That said, it’s worth a shot and if a customer will truly open up it’s great. But take the answers with shaker full of salt.

    I agree with Craig that it’s far easier and more productive to ask a new customer why they picked your solution. But it’s also important to ask existing customers why they continue to do business. Because you’re “winning” their continued business with performance.

    Having done many of these interviews of “best customers” myself over the years, they paint a good picture of what the key factors are that drive their continued loyalty. All it takes is phone, a notepad and a 30 minute commitment by your customers. And loyal customers are usually happy to say why they’re loyal, and what should be improved.

  4. No doubt it’s important to know the reasons a customer selected your solution–but it’s also important to know why a prospect didn’t. Not knowing the reasons why risks repeating the mistakes. There are many companies that perform these reviews–some do it “in house,” others outsource.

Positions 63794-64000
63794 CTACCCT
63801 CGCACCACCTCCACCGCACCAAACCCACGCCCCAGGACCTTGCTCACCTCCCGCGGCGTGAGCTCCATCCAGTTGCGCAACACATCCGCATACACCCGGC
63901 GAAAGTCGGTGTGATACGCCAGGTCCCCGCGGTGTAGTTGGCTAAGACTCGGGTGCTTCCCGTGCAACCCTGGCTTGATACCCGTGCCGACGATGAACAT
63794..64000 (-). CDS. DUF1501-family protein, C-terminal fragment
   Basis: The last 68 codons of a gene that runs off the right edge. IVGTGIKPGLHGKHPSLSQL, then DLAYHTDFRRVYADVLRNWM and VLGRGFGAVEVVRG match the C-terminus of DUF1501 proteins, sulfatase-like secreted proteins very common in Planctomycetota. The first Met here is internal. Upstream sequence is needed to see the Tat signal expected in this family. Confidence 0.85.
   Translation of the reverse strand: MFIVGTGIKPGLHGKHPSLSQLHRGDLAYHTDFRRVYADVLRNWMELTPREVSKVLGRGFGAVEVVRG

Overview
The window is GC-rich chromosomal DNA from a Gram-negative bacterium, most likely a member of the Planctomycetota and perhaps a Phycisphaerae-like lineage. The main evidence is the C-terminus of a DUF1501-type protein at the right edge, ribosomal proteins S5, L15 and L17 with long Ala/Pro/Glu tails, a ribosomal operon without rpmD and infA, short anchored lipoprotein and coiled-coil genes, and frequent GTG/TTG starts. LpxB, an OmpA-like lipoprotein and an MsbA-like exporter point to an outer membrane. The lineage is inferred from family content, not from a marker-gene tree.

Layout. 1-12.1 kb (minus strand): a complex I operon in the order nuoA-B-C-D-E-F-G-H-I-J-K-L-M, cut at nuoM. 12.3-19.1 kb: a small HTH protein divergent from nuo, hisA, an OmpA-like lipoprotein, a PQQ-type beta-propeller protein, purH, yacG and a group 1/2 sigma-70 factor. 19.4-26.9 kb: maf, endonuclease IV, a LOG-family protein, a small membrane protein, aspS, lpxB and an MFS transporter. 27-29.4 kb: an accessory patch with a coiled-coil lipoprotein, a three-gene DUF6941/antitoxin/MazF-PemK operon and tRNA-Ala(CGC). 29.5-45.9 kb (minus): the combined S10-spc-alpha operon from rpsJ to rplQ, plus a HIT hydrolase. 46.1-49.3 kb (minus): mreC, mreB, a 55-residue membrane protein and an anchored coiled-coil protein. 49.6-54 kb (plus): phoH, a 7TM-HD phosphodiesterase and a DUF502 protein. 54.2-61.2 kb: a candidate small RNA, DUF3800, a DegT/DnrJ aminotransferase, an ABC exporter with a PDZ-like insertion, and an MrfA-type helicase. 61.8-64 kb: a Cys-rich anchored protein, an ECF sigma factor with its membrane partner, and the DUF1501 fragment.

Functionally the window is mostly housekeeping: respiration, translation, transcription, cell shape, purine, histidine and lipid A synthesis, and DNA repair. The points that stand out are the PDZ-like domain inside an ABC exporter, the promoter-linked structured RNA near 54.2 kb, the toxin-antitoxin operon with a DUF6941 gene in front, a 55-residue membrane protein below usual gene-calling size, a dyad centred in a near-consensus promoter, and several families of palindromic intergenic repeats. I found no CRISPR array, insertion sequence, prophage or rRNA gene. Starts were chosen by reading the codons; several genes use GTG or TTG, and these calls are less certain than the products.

We refer to these projects as “After Event Reviews” because “Win/Loss” biases the findings. What would you call sales opportunity that closed in Q4, but at 50% of the forecast revenue, one year after expected? It’s a win, but clearly not everything went according to plan . . .

    While I haven’t experienced the consistent viewpoints Bob describes, he points to the fact that different people have different perspectives on why a sales opportunity, marketing campaign, or other business development activity had a particular outcome. All of those perspectives have a shred of truth; consequently, all are valuable for understanding the outcome.

    The After Event Review asks a somewhat different set of questions than Craig describes, and is extensible to marketing projects as well:

    1. What was the intended outcome?
    2. What happened? (what was the actual outcome?)
    3. What was learned?
    4. What do we do now?
    5. Who else should we tell?
    6. How do we tell them?

    An article I wrote on this topic “The After Event Review: How to Use It for Competitive Advantage” breaks down each of these questions in detail.